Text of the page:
Monogamy has been the default relationship model forever — the go-to gold standard, a so-called superior path to coupled bliss. But that may be changing.
There’s been an uptick in interest in consensual non-monogamy (CNM) with Google searches for the subject on the rise and shows like “You Me Her,” “Unicornland,” and “Polyamory: Married & Dating” hitting the airwaves. There’s even a lite version of CNM, dubbed “monogamish,” a term coined by sex columnist Dan Savage. Between three and seven percent of people in North America are currently in a consensual, nonmonogamous relationship.
The meanings of the terms “consensual non-monogamy,” “nonmonogamous” and “polyamorous” are highly personal and vary from person to person. To me, CNM entails having open relationships that are transparent to all parties involved and usually center around sex. Polyamory involves deeper care and emotional commitment, and oftentimes, love. It’s a different level of closeness.
While I’ve been practicing non-monogamy and polyamory on and off since my late teens, it took me a long time to develop the vocabulary to describe my tendencies. Adapting a wholly nonmonogamous and polyamorous lifestyle, which I’ve done over the past five years, has dramatically improved my happiness and relationship satisfaction. There’s incredible trust, respect, and communication between myself and my partners. I’m able to love whomever I want, however I want, for as long as I want. My emotional and physical needs are fully satisfied, and I love the love and experiences that being flexible brings. Nothing is lacking in my romantic life, and I’m damn grateful for it.
If you’re looking to explore CNM, here are eight things you ought to know and do first.
Build a solid foundation.
First and foremost, you need to make sure your primary relationship is stable. “CNM strains relationships, adds additional layers of complexity, and requires a tremendous amount of trust,” says Xanet Pailet, a sex and intimacy coach and author of “Living an Orgasmic Life.” “If a couple is entering into CNM to try to save a relationship that is falling apart, it will most likely end in disaster.” The most successful CNM relationships are ones in which there is strong communication between partners and a deep and profound level of love, acceptance, and trust, Pailet explains.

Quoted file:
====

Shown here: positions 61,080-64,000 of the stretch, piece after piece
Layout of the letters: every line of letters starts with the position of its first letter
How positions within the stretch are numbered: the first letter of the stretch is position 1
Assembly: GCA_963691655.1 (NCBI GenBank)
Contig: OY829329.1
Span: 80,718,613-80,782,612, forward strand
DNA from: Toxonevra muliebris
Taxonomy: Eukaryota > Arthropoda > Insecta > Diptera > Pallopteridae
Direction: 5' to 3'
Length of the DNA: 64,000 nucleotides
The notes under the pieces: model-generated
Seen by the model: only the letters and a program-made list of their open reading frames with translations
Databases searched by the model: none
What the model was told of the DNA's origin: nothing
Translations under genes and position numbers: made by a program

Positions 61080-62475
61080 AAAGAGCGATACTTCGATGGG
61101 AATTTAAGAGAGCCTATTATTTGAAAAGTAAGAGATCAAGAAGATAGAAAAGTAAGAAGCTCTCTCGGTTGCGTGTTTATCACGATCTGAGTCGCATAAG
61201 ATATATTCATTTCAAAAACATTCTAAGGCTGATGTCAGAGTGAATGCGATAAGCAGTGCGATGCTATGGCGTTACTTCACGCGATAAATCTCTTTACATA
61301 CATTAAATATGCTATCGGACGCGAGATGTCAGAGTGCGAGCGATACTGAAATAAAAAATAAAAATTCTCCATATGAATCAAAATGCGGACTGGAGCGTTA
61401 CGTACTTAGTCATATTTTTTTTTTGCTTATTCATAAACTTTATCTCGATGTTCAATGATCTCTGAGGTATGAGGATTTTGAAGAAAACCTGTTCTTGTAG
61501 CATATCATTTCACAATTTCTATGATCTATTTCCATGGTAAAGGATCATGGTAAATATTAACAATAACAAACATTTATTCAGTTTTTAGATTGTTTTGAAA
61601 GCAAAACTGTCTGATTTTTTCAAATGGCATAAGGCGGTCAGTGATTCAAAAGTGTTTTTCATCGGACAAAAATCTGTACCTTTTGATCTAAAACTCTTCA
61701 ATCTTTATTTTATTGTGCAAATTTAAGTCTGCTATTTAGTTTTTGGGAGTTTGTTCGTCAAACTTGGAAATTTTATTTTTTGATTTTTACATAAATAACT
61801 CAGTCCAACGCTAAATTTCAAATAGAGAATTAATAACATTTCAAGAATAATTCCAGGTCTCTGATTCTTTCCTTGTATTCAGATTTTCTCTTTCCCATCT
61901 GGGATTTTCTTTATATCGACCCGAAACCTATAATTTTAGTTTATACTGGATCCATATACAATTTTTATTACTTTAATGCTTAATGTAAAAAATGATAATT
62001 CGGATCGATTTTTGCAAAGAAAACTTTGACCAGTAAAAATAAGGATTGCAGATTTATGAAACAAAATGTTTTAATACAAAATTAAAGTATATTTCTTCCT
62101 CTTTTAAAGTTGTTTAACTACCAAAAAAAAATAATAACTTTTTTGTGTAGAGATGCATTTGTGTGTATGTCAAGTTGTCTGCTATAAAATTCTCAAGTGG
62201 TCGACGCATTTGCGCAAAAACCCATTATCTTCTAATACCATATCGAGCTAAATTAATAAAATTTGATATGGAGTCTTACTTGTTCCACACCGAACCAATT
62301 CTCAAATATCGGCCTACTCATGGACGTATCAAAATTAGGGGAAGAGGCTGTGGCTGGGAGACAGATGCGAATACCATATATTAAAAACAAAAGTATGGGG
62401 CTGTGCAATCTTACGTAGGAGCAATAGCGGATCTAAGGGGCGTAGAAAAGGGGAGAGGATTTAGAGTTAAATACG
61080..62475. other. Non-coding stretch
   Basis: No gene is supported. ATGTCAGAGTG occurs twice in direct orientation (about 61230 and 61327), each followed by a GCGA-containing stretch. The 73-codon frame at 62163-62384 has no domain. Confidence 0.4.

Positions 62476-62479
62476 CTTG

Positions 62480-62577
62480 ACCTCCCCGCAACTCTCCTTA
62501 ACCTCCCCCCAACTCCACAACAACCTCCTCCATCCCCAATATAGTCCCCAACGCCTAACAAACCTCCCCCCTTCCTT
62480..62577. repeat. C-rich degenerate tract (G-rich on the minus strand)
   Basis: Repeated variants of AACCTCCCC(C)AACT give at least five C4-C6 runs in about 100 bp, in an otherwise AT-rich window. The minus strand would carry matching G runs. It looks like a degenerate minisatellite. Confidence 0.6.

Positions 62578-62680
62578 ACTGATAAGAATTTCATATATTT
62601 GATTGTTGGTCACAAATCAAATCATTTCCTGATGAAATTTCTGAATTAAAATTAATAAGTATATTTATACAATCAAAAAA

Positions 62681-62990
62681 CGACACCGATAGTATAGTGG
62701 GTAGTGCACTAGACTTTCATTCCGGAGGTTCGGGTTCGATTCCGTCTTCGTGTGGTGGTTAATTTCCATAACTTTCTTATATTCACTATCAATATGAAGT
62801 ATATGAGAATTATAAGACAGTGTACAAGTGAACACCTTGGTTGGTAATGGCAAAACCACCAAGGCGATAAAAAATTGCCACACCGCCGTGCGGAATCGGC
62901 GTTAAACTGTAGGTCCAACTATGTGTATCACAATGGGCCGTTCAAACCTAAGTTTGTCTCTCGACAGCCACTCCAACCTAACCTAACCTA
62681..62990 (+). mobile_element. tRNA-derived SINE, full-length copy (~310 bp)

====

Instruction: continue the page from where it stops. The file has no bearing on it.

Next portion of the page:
Negotiate relationship agreements upfront.
While some experts suggest a written agreement that covers every possible scenario, Pailet is not a fan of this approach because the possibilities are limitless, and it can make CNM feel more like a legal arrangement. “However, you do need to make some basic decisions about how you would like to operate,” she says. For example: Are there activities that are off limits? What information do you want your partner to share about a new lover? Must you meet the person before your partner dates them? Is there ever a time when a don’t ask, don’t tell policy is appropriate?
Think about your sexual health.
According to the World Health Organization, more than 1 million new STIs are contracted every day. That means that in the U.S. alone, 110 million people — about one-third of the population — have an STI at any given time. “You and every new partner need to have sexual health exams before beginning a sexual relationship,” says Jennifer Freed, Ph.D. For me, that means getting tested for a full battery of STIs every three to six months. (Note that if you want specific testing, you need to ask for it. Most clinics do the bare minimum unless a patient requests otherwise.) If I bring a new partner into the mix, I get tested a few weeks afterward. In dynamics with multiple partners in play, I don’t think you can ever be too cautious.